Does anyone know how to make stepping stones that appear to be real rock? I'm interested in making my own garden path but all that fieldstone is too pricey for me. I have a huge yard and huge plans. I've never done a tufa project before and am clueless about it. I've been reading along on the forums and have learned a lot! My head is spinning by now with all this new info. I'm excited to get started. We're in Oregon and our winters are not too bad tho' there is frost at times. We rarely get down to 0 here,(if it's 10 degrees we're really amazed).
A slate or bluestone effect would really be nice. Can anyone help?

Thanks,
Marilyn

    Bookmark   April 18, 2005 at 12:52AM
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periwinkle_MD(z7MD)

Sorry to intrude. This may be a silly question but could someone please explain the difference between concrete and cement.

Also, are the stepping stone set that you can buy at the craft shops good, that is, will they break when you step on it. What type of material do they use?

Many thanks in advance. P

    Bookmark   April 18, 2005 at 6:03PM
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IPEamarelo

Cement is one component of "concrete". Others are sand , gravel and water. Cement is the "bonding agent" that allows the concrete mixture to harden up. Cement is produce by burning lime (from limestone, CaCO3). Lime has been used in construction since the early Egypcians, Romans and Mexicans. Portland cement is he most common type of cement used nowadays.

    Bookmark   November 8, 2005 at 3:12PM
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trianglejohn

heymarilyn - I've done what you're intending to do. I used regular cheapo bag concrete mix and some of the dye's the big box stores sell. I kinda blended them unevenly to make it look more like a natural stone. What I did is set up an area (mine was right in the space I wanted the finished rocks to be so I didn't have to move them much) by raking away all the leaves and grass blades. I wet the sandy soil and tamped it down to make it sorta smooth. Then I mixed the concrete according to the bag's instructions and streaked in the dye. Then I dumped it on the ground in a large flat blob. I took sand and small pebbles and threw them at the blob at an angle to get a natural texture on the top side. After the blob had cured I used a shovel to lift it up around the edges and it would crack into pie plate sized chunks. I then evaluated which side I liked the best - sometimes it would look better on the soil side other times on the top and textured side. I just roughed up the dirt in the area and layed the faux flagstones down and sprinkled more dirt on top and in between. They only cracked when I walk on them if they are very thin.

    Bookmark   December 27, 2005 at 3:17PM
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redrose716

I have used Diamond Crete for making stepping stones. It was a great product. Came in different colors and set up in 1 hour. I bought it in a craft store but can no longer find it. The URL goes to a different product. Does anyone have any info on this product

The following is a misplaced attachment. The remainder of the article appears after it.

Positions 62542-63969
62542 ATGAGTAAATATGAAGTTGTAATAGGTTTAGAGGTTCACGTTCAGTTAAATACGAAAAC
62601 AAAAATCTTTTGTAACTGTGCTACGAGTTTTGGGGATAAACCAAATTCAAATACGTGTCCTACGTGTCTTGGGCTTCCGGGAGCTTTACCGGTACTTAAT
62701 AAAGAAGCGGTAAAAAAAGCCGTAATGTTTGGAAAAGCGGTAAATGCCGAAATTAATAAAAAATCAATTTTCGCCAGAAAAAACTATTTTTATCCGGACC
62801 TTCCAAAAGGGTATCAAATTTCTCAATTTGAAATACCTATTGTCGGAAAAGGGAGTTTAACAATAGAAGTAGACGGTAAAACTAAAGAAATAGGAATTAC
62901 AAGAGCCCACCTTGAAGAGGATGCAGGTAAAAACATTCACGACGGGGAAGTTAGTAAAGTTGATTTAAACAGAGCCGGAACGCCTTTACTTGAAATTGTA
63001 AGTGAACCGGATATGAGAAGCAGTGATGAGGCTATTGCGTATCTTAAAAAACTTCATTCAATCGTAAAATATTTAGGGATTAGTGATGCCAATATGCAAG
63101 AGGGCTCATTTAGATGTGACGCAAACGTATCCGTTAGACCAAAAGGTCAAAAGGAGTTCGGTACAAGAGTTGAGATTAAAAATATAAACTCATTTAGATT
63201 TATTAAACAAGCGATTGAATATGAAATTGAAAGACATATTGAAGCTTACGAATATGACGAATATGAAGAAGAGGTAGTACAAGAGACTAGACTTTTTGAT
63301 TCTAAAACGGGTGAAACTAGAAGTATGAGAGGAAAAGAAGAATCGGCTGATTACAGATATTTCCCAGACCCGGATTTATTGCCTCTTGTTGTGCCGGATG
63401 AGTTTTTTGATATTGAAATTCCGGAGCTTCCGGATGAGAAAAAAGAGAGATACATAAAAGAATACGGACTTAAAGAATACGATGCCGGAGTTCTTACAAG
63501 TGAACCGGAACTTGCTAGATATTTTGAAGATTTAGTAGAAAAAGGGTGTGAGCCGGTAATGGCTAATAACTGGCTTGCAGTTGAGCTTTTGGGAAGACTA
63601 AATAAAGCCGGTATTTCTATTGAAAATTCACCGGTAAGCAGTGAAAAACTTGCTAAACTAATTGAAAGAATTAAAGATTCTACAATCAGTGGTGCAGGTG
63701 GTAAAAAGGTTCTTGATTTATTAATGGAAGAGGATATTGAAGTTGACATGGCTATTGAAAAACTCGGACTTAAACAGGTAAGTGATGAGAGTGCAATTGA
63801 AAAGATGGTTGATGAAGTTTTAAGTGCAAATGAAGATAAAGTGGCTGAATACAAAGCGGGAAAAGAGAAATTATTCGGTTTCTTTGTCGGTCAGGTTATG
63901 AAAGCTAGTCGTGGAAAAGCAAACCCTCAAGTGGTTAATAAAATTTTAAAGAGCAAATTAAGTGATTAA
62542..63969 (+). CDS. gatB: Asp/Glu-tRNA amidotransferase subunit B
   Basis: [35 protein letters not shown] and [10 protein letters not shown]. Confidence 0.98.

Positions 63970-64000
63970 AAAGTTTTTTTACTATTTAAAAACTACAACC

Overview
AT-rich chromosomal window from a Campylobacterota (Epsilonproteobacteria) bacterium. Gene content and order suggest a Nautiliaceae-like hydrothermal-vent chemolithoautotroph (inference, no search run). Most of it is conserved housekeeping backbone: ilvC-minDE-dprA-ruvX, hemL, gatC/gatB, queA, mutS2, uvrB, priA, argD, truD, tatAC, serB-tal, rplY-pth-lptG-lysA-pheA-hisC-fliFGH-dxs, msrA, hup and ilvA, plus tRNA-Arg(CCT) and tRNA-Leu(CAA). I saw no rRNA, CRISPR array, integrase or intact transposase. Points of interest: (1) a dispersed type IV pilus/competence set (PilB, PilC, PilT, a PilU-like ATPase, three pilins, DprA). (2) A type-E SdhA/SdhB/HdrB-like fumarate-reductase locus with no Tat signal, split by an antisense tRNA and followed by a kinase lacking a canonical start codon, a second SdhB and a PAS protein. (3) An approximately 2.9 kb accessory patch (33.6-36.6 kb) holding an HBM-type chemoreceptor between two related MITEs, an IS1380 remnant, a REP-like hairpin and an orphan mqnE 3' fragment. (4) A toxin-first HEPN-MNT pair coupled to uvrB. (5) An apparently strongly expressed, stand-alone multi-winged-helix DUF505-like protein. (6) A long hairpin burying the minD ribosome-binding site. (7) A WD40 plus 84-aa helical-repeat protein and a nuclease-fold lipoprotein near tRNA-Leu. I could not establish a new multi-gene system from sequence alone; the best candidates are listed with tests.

Bookmark   January 21, 2007 at 3:32PM
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medindexer

I hope this is not posted twice. I don't do much DIY. I've followed that it's possible to lay a few plain concrete stepping stones across a lawn by pouring them in situ. I've guessed that this is what you do. Use some template to gouge out an appropriate number of circles in the lawn - is depth of an inch and a half sufficient?. Then then pour in some concrete mix (purchased from a DIY store and mixed in a bucket?) into all the holes - and that's it. Could those of you who know about such things tell me what I should or should not be doing? Please keep it simple. Thanks

    Bookmark   July 19, 2007 at 7:50AM
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abby1998

I would like to put a name on the bottom of a mold so that when I take it out of the mold the name is on the top. I was thinking about mosaics or an engraved brass plaque. Does anyone have any helpful ideas on how to stick them down so they don't move in the pour or any other helpful hints?! Thanks!

    Bookmark   August 1, 2007 at 2:51PM
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nancelee

I like to use contact paper in the bottom of the mold to hold an object that I want to be on the topside of the finished project. Just cut it to the exact shape of the mold and peel the paper away, placing it in the mold sticky side up. Then place your item face down on the sticky paper and pour away.....gently. Leave in the mold for 24 hours and turn it out. I use portland and sand for a smooth finish.

    Bookmark   August 4, 2007 at 11:23PM
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rangermeg

I'm new to the forums here and to making stepping stones so please forgive my ignorance. I've read that using Pam spray will allow your stone to come out of the mold easier. I've also read that you can use a spray adhesive to hold down your items on the top of the mold so they don't move when you add the concrete or cement. My question is which do you do first? Spray the mold with Pam or the adhesive? Thanks for any help you can give me.

    Bookmark   October 21, 2007 at 9:48AM
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Janiebraswell1

I want to use old cake pans to make stepping stones, I have
read to apply cooking spay, petroleum jelly and wd40 to pan.
Does anyone know which if any will work to make sure my stepping stone will come out of pan. I will be useing
portland cement for stones.
Thanks
Janiebraswell1

    Bookmark   February 22, 2012 at 12:16AM
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mcpeg(5a)

Hi, I recommend Pam. You can wash that off with just hot soapy water once the have set hard. Also for anyone using molds never use petroleum products as they can rot away rubber/latex molds.

    Bookmark   February 22, 2012 at 7:43AM
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rourri

I don't know if anyone is still reading this thread, but has any one used Wilton Cake pans to make stepping stones, repeatedly... what I am getting at here, is I have make 2 stones, and the clean up afterward is a bit much. The concrete has come out, but there is a concrete residue on the pan afterwards. I used oil to make sure that the concrete did not stick, but has anyone here done this repeatedly out of the same pan, and if so, how the heck do you clean the pan up? I have used steel wool, but it only goes just so far.

    Bookmark   September 7, 2014 at 3:12PM